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Judge orders suspect in quadruple murder sent back to Virginia

For Vivian Chavis, it was a tragedy that touched four generations of her family.

She lost her mother, sister, niece and great-nephew, and the man accused of killing them is a former boyfriend who was probably looking for her.

Alexander Roosevelt Hill, the man accused of murdering Chavis’ family members and setting fire to their house in Virginia last year, was recently found in Buffalo and arrested by U.S. marshals.

On Thursday, a federal judge rejected Hill’s contention that he’s really someone else, “Trent Dales,” and ordered him sent back to Virginia to face murder charges. U.S. Magistrate Judge Hugh B. Scott found that “without question,” Dales is really Hill.

Scott’s ruling came after a Petersburg, Va., detective and a deputy U.S. marshal testified about fingerprints, scars and Hill’s hazel eyes, and why they’re convinced he’s the same man who is accused of killing four people in Petersburg.

Hill had been on the run for nearly a year before he was finally found at St. Luke’s Mission of Mercy on Buffalo’s East Side. Investigators say he was living there.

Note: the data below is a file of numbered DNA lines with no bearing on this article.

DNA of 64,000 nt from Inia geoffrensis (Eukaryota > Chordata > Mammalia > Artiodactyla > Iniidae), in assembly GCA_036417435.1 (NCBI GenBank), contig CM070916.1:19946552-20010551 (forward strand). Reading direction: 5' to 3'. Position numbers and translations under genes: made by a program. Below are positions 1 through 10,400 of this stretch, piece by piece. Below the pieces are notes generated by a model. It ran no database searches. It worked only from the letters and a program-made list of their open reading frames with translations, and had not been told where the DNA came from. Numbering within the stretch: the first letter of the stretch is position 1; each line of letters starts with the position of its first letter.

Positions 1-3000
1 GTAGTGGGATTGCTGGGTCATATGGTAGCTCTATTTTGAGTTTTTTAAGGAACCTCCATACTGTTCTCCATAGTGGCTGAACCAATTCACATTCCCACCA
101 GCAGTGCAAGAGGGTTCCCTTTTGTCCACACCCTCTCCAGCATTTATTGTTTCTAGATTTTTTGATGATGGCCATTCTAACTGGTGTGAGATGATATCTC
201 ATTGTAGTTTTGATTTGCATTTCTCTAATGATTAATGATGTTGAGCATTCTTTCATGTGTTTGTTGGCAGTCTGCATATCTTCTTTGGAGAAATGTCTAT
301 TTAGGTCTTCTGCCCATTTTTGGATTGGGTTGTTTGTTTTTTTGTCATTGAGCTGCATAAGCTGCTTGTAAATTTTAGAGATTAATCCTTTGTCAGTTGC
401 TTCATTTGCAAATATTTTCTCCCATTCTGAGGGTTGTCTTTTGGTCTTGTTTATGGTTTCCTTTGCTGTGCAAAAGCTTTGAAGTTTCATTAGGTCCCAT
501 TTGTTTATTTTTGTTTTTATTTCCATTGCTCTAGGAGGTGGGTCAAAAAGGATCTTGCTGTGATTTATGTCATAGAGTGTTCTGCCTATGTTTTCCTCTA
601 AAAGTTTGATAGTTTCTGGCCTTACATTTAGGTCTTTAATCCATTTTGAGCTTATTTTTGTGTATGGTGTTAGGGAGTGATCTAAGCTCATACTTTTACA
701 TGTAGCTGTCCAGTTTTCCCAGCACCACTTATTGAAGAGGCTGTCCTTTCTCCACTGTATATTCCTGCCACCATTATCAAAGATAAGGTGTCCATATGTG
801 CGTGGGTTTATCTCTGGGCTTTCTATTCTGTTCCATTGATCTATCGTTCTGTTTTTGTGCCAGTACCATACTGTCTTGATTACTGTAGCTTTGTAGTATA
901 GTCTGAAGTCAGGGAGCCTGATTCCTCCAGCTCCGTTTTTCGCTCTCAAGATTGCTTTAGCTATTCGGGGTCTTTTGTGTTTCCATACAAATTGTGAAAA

Detective Na’Shayla Nelson of the Petersburg Bureau of Police, who has been working the case since the murders last April, pointed to Hill while on the stand Thursday and said there’s no question he is same man she’s been looking for.

“I had a photo of Mr. Hill taped to my wall,” Nelson said at one point.

“Why is that?” asked Assistant U.S. Attorney Joel L. Violanti.

“So I could always remember what he looked like,” she said.

In custody since last week, Hill, 48, is accused of murdering Pauline Wilkins, 67; Vicki Chavis-Ansar, 46; Tanique Chavis, 22; and 18-month-old Delvair Chavis.

Police say Hill stabbed Wilkins and Chavis-Ansar and then set fire to the house, which killed Chavis and her son. Vivian Chavis, Hill’s former girlfriend, was not at home at the time of the murders.

At Violanti’s urging, Nelson took the judge through her year-long search for Hill, an investigation that took her to Virginia, Texas and North Carolina.

“We had a tip that he had been taken there,” Nelson said of a small town in North Carolina.

At that point, Violanti produced photos of a man inside a restaurant in Weldon, N.C.; Nelson said it was Hill.

She also testified about the various warrants for Hill’s arrest, and noted that the initial ones were for possession of child pornography, not murder. She said the warrants were based on images found on Hill’s personal computer.

When asked how she could identify Hill so easily, Nelson referred to a scar on his chest and a bump on his forehead. She said Hill also used the nickname “Real Deal,” a moniker he continued to use in Buffalo.

“He used it when he met people and on social media,” Nelson said.

Violanti also introduced evidence and testimony that Hill opposed efforts to fingerprint him last week and, at one point, actually struggled with police officials trying to take those prints. The FBI later confirmed that those prints matched Hill’s previous prints.